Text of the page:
Fabian is a McGill first-year law student who completed a D.C.S. in Commerce from Collège de Bois-de-Boulogne. His main interests are antitrust law, corporate governance, and law and economics.
Economic inequality has sparked resentment across the Western hemisphere, which played right into the hands of populist politicians. Common people were led to blame globalisation and immigration for their misfortunes, thereby ignoring their real causes. Certainly, there are genuine racists and xenophobes, but it is unhelpful and quite distorting to paint almost half the electorate as such. The average person is admittedly not completely colour-blind, but normally they would neither so vehemently wish to bar refuge to homeless children fleeing certain death, nor to round up harmless illegal immigrants and deport them à la Gestapo.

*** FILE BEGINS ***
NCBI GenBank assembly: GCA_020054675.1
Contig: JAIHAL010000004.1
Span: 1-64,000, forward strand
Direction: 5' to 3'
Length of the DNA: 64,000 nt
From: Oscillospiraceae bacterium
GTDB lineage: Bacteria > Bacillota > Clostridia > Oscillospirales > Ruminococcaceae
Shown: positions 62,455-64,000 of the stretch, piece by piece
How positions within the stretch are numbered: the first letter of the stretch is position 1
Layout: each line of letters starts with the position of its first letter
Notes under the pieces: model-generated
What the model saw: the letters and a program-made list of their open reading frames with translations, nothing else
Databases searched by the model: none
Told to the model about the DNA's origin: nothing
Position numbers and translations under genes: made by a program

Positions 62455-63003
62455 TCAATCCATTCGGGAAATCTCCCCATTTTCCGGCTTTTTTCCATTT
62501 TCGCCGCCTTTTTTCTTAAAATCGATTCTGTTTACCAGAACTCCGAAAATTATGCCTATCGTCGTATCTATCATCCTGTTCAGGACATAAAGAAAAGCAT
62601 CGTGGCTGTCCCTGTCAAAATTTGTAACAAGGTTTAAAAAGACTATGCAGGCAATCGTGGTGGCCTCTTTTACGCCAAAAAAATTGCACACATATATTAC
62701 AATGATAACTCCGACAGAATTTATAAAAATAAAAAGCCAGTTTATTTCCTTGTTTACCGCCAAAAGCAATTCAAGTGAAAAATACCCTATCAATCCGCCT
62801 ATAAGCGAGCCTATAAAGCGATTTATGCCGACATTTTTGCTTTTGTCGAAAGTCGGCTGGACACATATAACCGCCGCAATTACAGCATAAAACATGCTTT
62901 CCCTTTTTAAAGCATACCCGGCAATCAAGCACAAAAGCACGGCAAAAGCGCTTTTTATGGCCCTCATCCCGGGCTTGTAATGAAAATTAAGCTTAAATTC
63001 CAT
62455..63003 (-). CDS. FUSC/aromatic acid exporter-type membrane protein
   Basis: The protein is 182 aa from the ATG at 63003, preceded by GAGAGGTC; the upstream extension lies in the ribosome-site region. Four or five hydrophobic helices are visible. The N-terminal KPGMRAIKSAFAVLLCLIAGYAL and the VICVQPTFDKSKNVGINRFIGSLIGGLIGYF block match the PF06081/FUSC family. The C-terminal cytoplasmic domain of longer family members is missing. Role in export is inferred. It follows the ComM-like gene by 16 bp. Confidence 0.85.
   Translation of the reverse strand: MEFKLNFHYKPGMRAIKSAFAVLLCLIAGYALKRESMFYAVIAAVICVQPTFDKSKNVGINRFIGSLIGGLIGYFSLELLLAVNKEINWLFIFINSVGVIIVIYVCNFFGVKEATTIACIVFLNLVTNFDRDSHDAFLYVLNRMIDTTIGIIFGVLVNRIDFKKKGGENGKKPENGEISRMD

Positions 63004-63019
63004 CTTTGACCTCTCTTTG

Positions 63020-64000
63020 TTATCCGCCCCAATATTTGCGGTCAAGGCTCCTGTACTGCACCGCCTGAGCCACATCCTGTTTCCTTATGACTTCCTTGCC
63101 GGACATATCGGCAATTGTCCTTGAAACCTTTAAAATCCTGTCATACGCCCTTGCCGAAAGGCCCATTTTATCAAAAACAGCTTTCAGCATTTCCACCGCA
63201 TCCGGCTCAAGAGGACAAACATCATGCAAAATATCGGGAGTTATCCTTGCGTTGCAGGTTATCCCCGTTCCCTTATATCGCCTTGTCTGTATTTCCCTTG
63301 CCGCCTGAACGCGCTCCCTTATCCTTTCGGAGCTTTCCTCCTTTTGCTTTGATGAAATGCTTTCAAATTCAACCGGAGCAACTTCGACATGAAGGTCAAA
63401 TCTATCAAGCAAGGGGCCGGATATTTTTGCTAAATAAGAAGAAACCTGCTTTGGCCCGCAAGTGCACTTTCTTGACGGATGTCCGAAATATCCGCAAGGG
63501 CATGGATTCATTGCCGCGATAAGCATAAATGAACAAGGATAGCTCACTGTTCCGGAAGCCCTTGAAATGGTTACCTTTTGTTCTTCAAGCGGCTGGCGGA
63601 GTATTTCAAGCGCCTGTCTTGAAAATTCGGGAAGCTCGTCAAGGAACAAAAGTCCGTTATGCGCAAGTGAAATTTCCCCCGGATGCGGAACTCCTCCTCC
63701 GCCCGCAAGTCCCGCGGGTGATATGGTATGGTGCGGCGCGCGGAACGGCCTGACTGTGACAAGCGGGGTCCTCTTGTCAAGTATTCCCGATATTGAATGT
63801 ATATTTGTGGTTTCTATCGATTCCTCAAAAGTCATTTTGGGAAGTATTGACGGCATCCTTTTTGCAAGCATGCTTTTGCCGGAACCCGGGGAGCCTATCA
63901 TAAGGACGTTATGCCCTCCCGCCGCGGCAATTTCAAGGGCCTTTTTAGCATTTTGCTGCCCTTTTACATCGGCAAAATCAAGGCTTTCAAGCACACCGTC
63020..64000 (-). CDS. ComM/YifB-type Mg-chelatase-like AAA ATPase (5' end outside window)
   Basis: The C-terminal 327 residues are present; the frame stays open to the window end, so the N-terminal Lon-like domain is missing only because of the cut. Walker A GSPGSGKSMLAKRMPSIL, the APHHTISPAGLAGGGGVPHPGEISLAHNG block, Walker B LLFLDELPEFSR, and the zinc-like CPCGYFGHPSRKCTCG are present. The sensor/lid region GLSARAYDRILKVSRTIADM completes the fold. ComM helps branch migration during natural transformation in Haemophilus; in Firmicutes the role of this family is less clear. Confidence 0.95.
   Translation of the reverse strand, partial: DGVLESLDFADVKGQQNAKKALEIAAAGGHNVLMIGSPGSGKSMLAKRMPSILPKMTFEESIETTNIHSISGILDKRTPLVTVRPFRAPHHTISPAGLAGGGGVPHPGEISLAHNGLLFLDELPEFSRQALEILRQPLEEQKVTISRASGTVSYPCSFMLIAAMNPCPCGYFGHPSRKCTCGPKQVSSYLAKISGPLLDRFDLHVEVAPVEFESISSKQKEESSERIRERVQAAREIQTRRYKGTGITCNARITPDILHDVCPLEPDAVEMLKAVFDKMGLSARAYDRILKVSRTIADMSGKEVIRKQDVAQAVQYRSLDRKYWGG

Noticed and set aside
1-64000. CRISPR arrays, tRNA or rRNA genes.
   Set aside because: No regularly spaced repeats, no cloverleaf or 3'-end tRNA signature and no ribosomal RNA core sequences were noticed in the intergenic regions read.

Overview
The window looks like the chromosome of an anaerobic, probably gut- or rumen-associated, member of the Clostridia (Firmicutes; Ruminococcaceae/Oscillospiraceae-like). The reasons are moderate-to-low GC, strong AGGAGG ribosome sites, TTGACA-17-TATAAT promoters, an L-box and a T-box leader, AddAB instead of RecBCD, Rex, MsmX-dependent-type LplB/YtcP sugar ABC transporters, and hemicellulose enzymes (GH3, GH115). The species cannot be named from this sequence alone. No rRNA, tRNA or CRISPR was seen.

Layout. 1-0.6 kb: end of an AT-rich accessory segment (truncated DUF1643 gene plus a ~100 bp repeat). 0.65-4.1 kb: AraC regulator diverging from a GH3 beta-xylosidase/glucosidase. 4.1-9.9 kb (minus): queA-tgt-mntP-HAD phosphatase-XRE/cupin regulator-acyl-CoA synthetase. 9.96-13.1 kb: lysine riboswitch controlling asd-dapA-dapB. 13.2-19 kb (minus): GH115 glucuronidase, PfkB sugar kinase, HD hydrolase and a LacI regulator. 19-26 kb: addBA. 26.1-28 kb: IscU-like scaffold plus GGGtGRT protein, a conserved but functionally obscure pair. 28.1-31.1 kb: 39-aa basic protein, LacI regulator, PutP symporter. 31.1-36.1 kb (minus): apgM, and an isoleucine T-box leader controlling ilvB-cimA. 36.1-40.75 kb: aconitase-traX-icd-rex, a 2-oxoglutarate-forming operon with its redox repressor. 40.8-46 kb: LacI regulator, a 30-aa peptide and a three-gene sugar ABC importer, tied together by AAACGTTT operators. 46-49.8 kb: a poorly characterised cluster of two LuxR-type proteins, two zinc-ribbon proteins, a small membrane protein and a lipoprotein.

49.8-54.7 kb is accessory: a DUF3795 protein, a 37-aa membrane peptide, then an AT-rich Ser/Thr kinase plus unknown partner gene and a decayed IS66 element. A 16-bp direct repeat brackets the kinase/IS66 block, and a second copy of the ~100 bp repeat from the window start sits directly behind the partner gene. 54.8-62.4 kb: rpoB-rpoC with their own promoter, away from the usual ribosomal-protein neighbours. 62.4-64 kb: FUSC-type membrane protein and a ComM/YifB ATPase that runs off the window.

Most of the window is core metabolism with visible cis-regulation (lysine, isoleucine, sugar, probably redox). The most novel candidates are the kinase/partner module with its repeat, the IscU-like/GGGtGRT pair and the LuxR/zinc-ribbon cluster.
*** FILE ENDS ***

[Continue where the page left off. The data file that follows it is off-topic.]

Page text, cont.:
However dismissed by many commentators, Western voters’ “economic anxiety”, rooted in rising economic inequality and job insecurity, may explain the current political climate. A further inquiry shows that it is a deficiency in firm competition which may be at the source of the problem.
Last year, McKinsey, a management consultancy, released a report about income inequality, in which it concluded that the real income of most households in developed countries (65-70%, or 540-580 million people) either stagnated or fell between 2005 and 2014. It also warned that “today’s younger generation is at risk of ending up poorer than their parents”, especially the less-educated. The simplest evidence which supports that conclusion is youth unemployment rates in Europe. Another aggregate measure which illustrates this reality is wealth. A study by Credit Suisse, a bank, shows that the world’s top 1% possess more wealth than the rest of the world and, based on that study, Oxfam estimates that the richest 8 men are wealthier than the world’s bottom 50%.